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Businessman shares vision for Guam drone industry

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HAGÅTÑA (The Guam Daily Post) — The potential for Guam to attract businesses in the commercial drone industry was discussed during a public hearing on Bill 217-35, introduced by Sen. James Moylan, which aims to offer tax incentives under the Guam Economic Development Authority Qualifying Certificate Program.

Art Dawley, president of Aviation Concepts LLC, based at the A.B. Won Pat International Airport, told the legislative panel the development of the drone industry could be a “huge opportunity for Guam.”

Art Dawley

Dawley, who has 26 years of aviation business experience, testified about the appeal of Guam.

Aviation Concepts LLC announced last year the addition of its latest business, Tech Center Guam, which offers a drone training school and drone port.

“Guam is very unique in that it sits on a huge expanse of ... air space that would, for potential investors, be very, very attractive,” he said. “This type of airspace is very, very difficult to find anywhere else in the world, and particularly in North America.”

Aviation Concepts has touted its drone training program as having the advantage of offering FAA-compliant training and certifications in a U.S. territory just a three- to four-hour flight away from many destinations in major Asian cities including Tokyo, Manila and Seoul.

Dawley said currently the only U.S. testing sites are off the coast of California and Texas, and the wait list can be up to three years.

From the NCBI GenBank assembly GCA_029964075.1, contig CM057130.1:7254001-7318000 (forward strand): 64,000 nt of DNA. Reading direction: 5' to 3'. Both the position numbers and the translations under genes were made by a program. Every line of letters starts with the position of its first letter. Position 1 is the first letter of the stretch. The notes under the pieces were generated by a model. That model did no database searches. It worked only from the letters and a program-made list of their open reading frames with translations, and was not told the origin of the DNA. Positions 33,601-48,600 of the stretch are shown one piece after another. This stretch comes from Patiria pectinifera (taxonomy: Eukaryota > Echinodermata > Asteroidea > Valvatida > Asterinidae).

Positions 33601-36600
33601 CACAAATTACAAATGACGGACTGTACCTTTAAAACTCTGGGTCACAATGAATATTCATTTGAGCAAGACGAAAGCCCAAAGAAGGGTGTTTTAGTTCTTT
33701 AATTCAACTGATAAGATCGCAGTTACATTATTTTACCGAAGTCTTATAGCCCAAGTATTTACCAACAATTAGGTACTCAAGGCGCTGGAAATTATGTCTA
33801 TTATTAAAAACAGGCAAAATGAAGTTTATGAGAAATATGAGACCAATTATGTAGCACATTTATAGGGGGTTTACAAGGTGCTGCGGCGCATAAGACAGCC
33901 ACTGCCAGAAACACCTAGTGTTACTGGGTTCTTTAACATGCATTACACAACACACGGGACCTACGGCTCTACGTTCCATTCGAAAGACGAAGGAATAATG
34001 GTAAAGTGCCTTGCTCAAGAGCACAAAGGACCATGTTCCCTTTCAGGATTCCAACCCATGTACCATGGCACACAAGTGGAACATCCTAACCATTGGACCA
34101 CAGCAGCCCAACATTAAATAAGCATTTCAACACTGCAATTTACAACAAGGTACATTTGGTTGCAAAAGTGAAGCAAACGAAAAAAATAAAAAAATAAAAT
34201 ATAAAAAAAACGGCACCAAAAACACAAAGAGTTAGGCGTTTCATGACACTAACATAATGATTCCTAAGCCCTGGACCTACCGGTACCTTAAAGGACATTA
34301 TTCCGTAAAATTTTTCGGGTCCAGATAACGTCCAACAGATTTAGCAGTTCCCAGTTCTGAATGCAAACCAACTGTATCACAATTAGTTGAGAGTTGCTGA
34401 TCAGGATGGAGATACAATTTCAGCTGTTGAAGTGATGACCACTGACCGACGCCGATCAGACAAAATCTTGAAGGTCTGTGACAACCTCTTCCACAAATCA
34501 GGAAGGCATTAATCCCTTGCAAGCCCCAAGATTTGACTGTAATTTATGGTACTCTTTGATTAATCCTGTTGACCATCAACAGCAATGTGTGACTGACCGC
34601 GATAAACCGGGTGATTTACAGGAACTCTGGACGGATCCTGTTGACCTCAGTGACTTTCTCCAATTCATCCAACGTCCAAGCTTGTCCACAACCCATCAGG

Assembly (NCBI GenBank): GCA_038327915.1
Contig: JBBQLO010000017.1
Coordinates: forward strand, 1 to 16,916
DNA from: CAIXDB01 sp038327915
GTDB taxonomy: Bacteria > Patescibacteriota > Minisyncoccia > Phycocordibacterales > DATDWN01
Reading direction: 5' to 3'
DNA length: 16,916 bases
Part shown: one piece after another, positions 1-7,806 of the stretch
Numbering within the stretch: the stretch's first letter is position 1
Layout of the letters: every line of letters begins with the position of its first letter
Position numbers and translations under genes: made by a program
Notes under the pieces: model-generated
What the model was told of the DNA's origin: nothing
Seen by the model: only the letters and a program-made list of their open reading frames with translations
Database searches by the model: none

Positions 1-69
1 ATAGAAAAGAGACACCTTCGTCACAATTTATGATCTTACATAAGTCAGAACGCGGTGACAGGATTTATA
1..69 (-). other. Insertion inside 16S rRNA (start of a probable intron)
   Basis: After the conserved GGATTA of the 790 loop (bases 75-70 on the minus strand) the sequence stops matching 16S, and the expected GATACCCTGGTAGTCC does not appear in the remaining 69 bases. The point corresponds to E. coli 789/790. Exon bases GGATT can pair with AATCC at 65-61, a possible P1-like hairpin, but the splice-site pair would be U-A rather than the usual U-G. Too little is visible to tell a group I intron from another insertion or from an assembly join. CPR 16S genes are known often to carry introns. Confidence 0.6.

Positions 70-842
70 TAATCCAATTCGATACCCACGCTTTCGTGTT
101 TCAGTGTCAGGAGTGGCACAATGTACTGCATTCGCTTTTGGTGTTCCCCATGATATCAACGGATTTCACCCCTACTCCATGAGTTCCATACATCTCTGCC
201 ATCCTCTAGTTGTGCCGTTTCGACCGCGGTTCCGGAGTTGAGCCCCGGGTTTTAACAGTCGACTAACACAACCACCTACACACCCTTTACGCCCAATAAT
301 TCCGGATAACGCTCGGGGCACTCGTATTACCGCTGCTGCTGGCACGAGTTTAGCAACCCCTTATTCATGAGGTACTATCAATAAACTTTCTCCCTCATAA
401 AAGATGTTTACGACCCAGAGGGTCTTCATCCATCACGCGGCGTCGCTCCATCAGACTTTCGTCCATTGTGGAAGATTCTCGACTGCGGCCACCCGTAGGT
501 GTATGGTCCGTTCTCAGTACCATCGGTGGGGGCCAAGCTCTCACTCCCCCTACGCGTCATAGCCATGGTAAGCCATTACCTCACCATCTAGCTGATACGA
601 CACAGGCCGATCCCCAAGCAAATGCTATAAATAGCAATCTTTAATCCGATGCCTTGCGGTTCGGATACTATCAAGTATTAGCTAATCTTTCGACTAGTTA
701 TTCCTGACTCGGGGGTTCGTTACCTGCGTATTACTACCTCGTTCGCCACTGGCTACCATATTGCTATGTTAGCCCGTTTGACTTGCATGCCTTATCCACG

“Right now, Guam could be open,” he said. “It could easily attract these companies that don’t have time to wait.”

But Dawley stressed the importance of developing training programs to create a local talent pool and workforce in order to support such an industry, and recommended the language in the bill be expanded to include such provisions.

“Our ability to train the next generation of aviation aerospace professionals will be contingent upon attracting these companies. ... These companies will not come unless these types of training programs are here, and a local talent pool can be developed,” Dawley said.

He said while many eyes in the industry are focused on Guam, incentives are needed to bring companies to such a remote location.

“Guam is on the radar of almost everybody,” he said. “Without an incentive like the QC...it’s a long way to come, it’s a long way to move companies.”

He said much of the potential business could be generated by more complex drone operations, referred to as “beyond visual line of sight” operations that require protected air spaces hundreds of square miles in size.

While Guam may still need to build a talent pool to support the industry, it does already have some necessary technology in place with fiber optics and the availability of 5G, he said.

Dawley said Guam has the potential to be a “beacon of technology.”

Artemio Ricky Hernandez, a deputy administrator for the Guam Economic Development Authority, testified that he is “supportive of the intention of the bill,” but he told senators he would recommend language be included to offer more “clarity” on the eligibility rules.

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